James Holden: The Assessment

“So, please have a seat. We’ve called you in for a Stage Three review, you understand why?”
“Because I haven’t got a job…”
“Because you have failed to find employment for the past year.”
“Well, I did apply for disability living allowance.”
“But you were found fit for work weren’t you?”
“Eventually, yes.”
“I had to have three assessments. Because – you know?” she said, pointing at her head, the top of which was covered with a headscarf.
“We do try to meet religious sensitivities at all times.”
She laughed. “No, no. That wasn’t the problem.”
The assessor held his pen above the Stage Three Assessment Form he had to fill in. “And what was the problem?”
“Well, the medcial assessors turned to stone, didn’t they? Is that not in my file?”
He flicked through her file. “Erm – that does’t seem to be in here. But you say they turned to stone?”
“I see.” He shifted uncomfortably in his chair. “And … sorry if I sound confused, what was it that turned them to stone?”
“It was the snakes”
“The snakes?”
“The snakes on top of my head – it really wasn’t my fault. But you’re not going to stop my benefits, are you? Because I try really, really hard to find work. I went for five interviews last month – data entry, Weatherspoons, working on a till, care assistant, a job in a loo roll factory.  I have a lot to offer – but people just can’t see past the snakes.”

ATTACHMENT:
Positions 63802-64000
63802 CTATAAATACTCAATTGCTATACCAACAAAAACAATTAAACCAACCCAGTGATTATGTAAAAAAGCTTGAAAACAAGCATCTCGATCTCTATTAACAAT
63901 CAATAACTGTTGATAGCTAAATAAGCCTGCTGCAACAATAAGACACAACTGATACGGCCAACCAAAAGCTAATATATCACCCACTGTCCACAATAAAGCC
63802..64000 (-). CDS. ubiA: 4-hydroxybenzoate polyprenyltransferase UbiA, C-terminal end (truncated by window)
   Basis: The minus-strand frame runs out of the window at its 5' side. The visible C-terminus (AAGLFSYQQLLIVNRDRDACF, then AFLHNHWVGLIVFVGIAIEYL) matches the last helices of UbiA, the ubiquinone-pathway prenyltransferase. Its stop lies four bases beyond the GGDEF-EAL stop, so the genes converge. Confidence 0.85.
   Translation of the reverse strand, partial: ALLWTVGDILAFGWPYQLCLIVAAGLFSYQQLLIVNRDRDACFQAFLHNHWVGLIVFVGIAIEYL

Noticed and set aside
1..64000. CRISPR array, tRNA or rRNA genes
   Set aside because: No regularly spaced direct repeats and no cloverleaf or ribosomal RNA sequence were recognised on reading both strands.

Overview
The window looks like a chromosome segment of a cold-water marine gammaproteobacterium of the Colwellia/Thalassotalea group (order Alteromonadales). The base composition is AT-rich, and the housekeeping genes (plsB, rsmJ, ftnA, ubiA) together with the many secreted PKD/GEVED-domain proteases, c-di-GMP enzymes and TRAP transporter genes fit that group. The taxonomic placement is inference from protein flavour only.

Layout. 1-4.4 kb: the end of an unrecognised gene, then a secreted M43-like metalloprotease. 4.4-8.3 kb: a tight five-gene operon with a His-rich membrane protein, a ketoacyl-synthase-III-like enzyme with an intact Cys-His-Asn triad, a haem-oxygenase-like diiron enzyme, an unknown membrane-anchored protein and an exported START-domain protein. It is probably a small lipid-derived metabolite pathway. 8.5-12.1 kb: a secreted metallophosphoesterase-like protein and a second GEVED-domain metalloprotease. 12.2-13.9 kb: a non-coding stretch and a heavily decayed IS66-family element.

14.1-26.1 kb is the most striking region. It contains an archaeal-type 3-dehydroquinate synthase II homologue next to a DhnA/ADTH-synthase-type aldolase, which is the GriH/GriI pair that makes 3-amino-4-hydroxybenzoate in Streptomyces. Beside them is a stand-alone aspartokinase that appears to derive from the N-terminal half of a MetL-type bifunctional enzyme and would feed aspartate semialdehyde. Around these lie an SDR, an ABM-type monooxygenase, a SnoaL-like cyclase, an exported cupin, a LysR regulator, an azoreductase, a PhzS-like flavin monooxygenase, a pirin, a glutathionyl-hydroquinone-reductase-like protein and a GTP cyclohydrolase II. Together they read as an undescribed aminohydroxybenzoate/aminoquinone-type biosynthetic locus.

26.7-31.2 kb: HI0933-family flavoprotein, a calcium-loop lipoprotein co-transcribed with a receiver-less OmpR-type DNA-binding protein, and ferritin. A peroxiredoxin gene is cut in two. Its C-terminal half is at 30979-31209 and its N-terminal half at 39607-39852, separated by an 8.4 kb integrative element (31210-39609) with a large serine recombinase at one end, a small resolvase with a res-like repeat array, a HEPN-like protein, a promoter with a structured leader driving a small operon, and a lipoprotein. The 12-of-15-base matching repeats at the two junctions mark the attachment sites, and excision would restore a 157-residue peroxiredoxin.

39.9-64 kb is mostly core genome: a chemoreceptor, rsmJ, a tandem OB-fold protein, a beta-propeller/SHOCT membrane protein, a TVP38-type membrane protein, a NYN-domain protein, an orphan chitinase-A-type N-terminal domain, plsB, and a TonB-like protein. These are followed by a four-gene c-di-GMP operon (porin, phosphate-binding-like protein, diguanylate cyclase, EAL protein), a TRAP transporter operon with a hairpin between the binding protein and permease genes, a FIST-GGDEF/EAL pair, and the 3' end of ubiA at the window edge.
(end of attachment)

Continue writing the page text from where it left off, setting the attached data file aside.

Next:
“Mmm, the snakes,” he said writing furiously on the form.
“So, will you be recommending that they stop my benefits?”
“The thing is, Miss Medusa, is that the decision will be made by, ah, my supervisor, yes, supervisor, who will need to weigh up all the evidence that we have – not just today’s interview but also the, erm, paperwork relating to your job searches and feedback from prospective employers about how genuine your willingness to find gainful employment appears to be. I’m afraid I can’t give you an answer right now but we will be in touch in due course…”
“Do you want to see them?” she asked and he shrugged disinterestedly. She took the head scarf off, revealing a mass of snakes. The assessor leaned forward with a fascinated expression on his face and took a step forward to look more closely. As he did, his skin started to turn grey and his movements slowed down, a grinding noise sounded the final stage of his turning to stone.
Medusa looked down at what he had written on the form. “Likely fraudulant applicant indeed,” she said, tearing the form up and walking out of the room to look for someone more helpful.


About James Holden

Brought up in Yorkshire, James has washed up on the shores of London. He spends his days working as a political geek. His short stories have previously been read by the Liars League.
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